SK:
Well, I think that's an interesting claim. Are we paid a lot of money to do software because it's fundamentally hard or is it, you know, incidentally hard?
HW:
I guess both. Okay. So I guess what you're sort of asking is because just to clarify, it's like you're sort of asking it seems like we have to do all this extra stuff is it worth the effort? Because you're sort of talking about it from a productivity perspective, you're worried about it sort of slowing everything down, right?
SK:
It's not is it all worth it, it's more that it feels like each thing we add on, unit test, integration tests, formal specification, documentation, feels a bit like an ad hoc solution to one part of the problem. And it's not like a unified solution to anything, does that make sense at all?
HW:
It does.
SK:
Yeah. Okay.
HW:
So my thoughts there is that a unified solution would be nice, that sort of solves everything for us. Historically and empirically, almost all the ones we've tried have not worked out. It turns out that coding, it turns out that complicated problems often do unfortunately require complicated solutions.
SK:
Yeah, well, actually, now just hearing myself talk and hearing what you just said, it reminds me of the no silver bullet essay.
HW:
Yeah.
SK:
Which most people misunderstand. But the the central metaphor of that, that I remember, is medicine, how before germ theory we thought there'd be some magical cure, some simple magical cure to diseases. But then once we finally accepted germ theory, we realized that there would be no one big solution, it'd be a lot of tiny little solutions that'd be hard to find.
HW:
Yeah.
SK:
I guess that's kind of what you're saying with software. There's gonna be no unified one solution. It's going to be a bunch of little add on things that we'll have to keep adding on to software to make it better incrementally over time.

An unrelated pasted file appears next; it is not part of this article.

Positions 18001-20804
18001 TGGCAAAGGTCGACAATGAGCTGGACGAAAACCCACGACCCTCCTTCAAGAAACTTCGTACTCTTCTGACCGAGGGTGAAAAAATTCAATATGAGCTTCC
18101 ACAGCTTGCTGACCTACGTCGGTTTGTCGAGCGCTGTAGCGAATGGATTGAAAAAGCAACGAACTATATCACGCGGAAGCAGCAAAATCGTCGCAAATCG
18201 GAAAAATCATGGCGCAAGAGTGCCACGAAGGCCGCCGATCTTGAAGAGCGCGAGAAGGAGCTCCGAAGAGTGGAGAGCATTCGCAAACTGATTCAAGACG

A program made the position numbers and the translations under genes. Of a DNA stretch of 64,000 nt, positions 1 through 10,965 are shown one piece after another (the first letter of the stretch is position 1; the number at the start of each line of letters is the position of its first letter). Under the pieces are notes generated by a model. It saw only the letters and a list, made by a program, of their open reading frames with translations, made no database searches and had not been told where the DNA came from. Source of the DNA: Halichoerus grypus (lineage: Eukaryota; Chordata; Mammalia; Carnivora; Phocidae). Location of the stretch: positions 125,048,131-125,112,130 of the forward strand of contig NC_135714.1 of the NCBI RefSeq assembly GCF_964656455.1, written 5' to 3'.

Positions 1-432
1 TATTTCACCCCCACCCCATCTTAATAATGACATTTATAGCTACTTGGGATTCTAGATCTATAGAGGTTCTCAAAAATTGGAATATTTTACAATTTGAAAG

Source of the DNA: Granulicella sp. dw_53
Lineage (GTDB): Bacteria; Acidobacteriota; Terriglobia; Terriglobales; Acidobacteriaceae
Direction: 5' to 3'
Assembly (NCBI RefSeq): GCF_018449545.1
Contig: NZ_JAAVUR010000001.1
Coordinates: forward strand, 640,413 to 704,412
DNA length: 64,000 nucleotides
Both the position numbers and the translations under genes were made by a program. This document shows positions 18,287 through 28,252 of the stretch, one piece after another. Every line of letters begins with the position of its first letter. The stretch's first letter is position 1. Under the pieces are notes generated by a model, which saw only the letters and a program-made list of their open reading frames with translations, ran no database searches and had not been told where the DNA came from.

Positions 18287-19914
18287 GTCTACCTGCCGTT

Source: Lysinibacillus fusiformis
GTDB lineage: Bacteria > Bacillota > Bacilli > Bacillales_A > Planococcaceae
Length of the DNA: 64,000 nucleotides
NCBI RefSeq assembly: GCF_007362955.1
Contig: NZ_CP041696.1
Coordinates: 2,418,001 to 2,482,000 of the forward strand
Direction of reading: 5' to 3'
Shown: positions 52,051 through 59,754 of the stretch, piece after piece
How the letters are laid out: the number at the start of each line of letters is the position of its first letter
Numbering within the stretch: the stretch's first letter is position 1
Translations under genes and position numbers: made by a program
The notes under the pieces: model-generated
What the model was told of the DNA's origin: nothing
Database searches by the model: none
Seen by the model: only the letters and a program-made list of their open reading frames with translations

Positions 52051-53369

HW:
Yeah.
SK:
Just like we have to take a flu shot every year and we also take a tetanus shot and we also take a polio vaccine, there's no one magical shot that will do all of those vaccines. We have to take them all.
HW:
Yeah. And I think that that's true with almost any sort of human system. I think with almost every system you're gonna look at, whether it's sort of software engineering or medicine, and I'm assuming and I could be wrong, as we all know, we do not know other fields very well. With other kinds of engineering and also with [inaudible] such, it's just that there's really complicated problems that there's a million small solutions for and no one ever finds one magical thing that just fixes everything.
SK:
Yep. So I hear that for sure. And then I feel like on the other hand, there are times when you have the geocentric theory and you add epicycles and epicycles and epicycles, and all of a sudden you realize, "Oh, wait, if we just make it a heliocentric theory, we get rid of all those epicycles and everything's more elegant." And we've replaced these ad hoc things with a new elegant foundation. So that happens too sometimes.
HW:
And then you have to start figuring out the perceptions of stuff, then you realize you have to add in general relativity and special relativity to sort of adjust for other things, which are verified but also incredibly complicated.
SK:
Yeah, yeah. Well, I guess that's kind of the beginning of infinity thing. And we'll never quite be able to explain everything.
HW:
Yeah.
SK:
I guess, to go back to my original skepticism, it's really skepticism of ad hoc-ness.
HW:
Can you clarify what you mean by ad hoc-ness?
SK:
Yeah. Ad hoc-ness is a hard thing to define. But I guess what I'm getting at is if I asked you to list all of the practices you would recommend for an engineering team, like unit tests, maybe just list them for example. What would what would be all of the, so writing code, version control, you know, maybe just list some of the things you would recommend.
HW:
I guess some of the ones that I think would be recommended would be formal specification, I think obviously, I've got to sort of say that. Obviously writing code, you have to do writing code. Version control is important. Code review is extremely important. It's one of the few things that we are empirically sure, with multiple studies, is a great idea.
SK:
Code review, probably?
HW: